Monday, October 28, 2013

Chief Integrity Officer

He tracks the movers and shakers in the industry and selectively distributes the messages to some of the CIOs in his inner circle. Some send him news while he gets most of it from his ferrets and in almost all cases it is “Breaking news”. So his messages and conversations are always engaging and we look forward to these intermittent connects. So when I received a text message from him the other day that a CIO of a renowned enterprise has been summarily fired for breach of business ethics, I was aghast !

In a majority of organizations the CIO has direct responsibility and power over the budget spends. For large enterprises the value is quite substantial which brings in all kinds of vendors and service providers flocking to get a slice of the proverbial pie. The sense of power being obvious, many CIOs relish the hold on vendors and use it to the benefit of the company by bringing in lower prices, volume discounts or benefits as a first mover and adopter of technology. Month, quarter, and year-end target pressures are known and used both ways.

Governance in some companies requires the selection of technology and negotiations to be separate and allowed to operate independent of each other. IT organizations thus evaluate the hardware, solutions or services on their merit and specialist IT buyers take part in the financial transaction. These work well when the IT buyer is well connected to the market, goes to the same IT conferences as the IT organization and understands the rationale behind the decisions such that s/he will not force the CIO to go with the lowest cost.

Another set of companies vest the responsibility with central purchase organizations that over a period of time do learn the ropes but may be disconnected from the dynamism of the industry. Here the discussion is largely about getting the lowest price with limited benchmark information. In many cases they end up leaving margin on the table or creating a win-lose situation by squeezing even after the last drop has fallen. There are anecdotes of some individuals in purchase organizations wanting undue favors.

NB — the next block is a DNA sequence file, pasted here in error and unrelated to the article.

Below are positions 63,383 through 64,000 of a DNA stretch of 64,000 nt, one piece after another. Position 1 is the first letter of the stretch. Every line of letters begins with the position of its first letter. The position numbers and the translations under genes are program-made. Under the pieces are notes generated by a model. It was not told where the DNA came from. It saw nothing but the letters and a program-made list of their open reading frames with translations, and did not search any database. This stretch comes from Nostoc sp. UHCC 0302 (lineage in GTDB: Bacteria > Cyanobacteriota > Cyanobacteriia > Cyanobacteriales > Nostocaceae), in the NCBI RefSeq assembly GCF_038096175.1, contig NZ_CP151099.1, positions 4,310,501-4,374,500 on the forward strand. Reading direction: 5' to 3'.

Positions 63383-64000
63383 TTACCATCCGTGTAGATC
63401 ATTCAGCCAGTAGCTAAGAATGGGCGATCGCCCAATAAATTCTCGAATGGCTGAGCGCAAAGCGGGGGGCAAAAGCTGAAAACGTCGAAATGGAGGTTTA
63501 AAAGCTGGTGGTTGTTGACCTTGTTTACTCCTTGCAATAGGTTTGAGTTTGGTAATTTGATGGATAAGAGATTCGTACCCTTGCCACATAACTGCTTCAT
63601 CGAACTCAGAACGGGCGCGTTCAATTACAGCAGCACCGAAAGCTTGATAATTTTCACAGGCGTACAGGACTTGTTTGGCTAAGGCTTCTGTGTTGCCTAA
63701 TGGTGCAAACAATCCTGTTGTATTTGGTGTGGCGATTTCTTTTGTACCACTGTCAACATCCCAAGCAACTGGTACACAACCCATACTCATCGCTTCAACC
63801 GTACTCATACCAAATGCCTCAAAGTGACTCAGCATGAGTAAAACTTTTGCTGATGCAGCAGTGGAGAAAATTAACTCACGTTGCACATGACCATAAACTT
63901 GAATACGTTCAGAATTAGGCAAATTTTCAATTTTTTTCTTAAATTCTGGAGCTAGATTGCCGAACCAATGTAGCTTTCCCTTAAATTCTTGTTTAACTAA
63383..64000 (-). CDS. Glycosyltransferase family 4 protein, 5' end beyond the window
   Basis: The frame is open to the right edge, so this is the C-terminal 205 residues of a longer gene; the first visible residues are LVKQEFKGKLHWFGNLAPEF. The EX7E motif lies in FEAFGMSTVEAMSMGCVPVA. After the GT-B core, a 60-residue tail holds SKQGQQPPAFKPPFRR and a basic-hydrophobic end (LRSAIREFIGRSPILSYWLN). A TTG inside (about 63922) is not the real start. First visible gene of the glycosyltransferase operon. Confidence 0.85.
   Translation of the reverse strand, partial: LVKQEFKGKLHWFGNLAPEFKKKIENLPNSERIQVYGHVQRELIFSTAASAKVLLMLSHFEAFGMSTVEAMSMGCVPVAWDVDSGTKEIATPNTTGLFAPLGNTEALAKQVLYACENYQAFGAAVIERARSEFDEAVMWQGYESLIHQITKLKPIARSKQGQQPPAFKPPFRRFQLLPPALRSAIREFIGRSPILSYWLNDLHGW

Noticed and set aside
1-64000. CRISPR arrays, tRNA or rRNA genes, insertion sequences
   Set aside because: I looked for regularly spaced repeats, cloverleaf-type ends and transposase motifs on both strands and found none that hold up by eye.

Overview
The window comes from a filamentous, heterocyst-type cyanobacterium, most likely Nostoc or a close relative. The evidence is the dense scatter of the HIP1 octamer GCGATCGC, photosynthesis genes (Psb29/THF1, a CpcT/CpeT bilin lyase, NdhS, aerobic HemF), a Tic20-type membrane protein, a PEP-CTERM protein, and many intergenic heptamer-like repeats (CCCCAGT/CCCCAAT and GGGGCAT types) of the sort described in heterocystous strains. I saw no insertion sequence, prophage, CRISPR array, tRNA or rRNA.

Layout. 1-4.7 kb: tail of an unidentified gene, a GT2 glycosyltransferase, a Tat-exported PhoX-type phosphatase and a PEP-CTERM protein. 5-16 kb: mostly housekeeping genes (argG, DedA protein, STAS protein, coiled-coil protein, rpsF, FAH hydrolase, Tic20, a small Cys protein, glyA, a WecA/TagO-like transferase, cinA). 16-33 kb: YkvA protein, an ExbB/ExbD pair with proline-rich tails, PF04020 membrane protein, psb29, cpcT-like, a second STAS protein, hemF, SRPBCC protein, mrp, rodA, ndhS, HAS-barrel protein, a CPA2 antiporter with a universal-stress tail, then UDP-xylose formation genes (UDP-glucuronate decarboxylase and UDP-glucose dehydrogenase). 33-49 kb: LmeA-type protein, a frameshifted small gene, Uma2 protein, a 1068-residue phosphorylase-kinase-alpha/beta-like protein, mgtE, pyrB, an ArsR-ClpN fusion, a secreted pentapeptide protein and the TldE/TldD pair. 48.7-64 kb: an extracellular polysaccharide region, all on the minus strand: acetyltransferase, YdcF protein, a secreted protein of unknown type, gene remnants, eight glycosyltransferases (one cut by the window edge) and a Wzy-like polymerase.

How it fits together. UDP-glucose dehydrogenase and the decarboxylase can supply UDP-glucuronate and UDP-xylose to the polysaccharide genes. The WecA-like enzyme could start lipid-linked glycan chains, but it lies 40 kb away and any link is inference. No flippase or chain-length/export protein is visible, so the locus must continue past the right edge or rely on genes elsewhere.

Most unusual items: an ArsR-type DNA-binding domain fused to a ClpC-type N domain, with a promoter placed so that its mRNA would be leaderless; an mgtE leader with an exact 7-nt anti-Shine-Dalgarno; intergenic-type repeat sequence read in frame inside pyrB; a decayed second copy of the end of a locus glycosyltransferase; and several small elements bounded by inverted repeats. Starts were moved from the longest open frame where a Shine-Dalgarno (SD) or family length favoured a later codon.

Temptation comes in many ways even to IT teams and CIOs who wield power over the selection and final TCO of the solution. A freebie here and there, goodies and occasion based presents are normally not frowned upon; the bolder ones offer and demand high value stuff for aspirational personal consumption. The brazen build in their commissions into the deal which may be taken in cash or kind. Earlier perception was that this malaise did not exist in professional organizations; the myth was broken many decades back.

I came across the first instance of such an incident before the turn of the millennium and felt sad for the CIO considering he was just a few years from retirement. Over the years intermittently news continued to come; a couple of them were repeat offenders. Quite surprisingly they quickly resurfaced in new assignments even when they exited abruptly. I wondered how they continue to blatantly engage in such behaviors and despite getting caught have no fear. How did they get sound sleep ?

Discussing with a few friends the answer was quite obvious; in all the cases the news never got out. The company never acknowledging the fraud or financial irregularities; they kept it under wraps. The person thus was free to go and join another company to repeat the same which many did. The impacted company tightened controls, made governance process a lot more rigorous or shifted the responsibility out of IT. The new company was clueless on the integrity of the hire as reference checks are rarely done with past employers.

For victim companies their faith in the IT organization stands shaken, the news spreads in hushed tones and the saga continues. Greed has no limits nor any preferences; the integrity of the person comes out of his/her foundation of core values. There will be temptations thrown at you by incorrigible vendors; if you don’t take the bait, they may approach others in the company. Be aware and be open, raise these internally if they impact you. After all you are responsible for your integrity; the I in CIO stands for integrity always.

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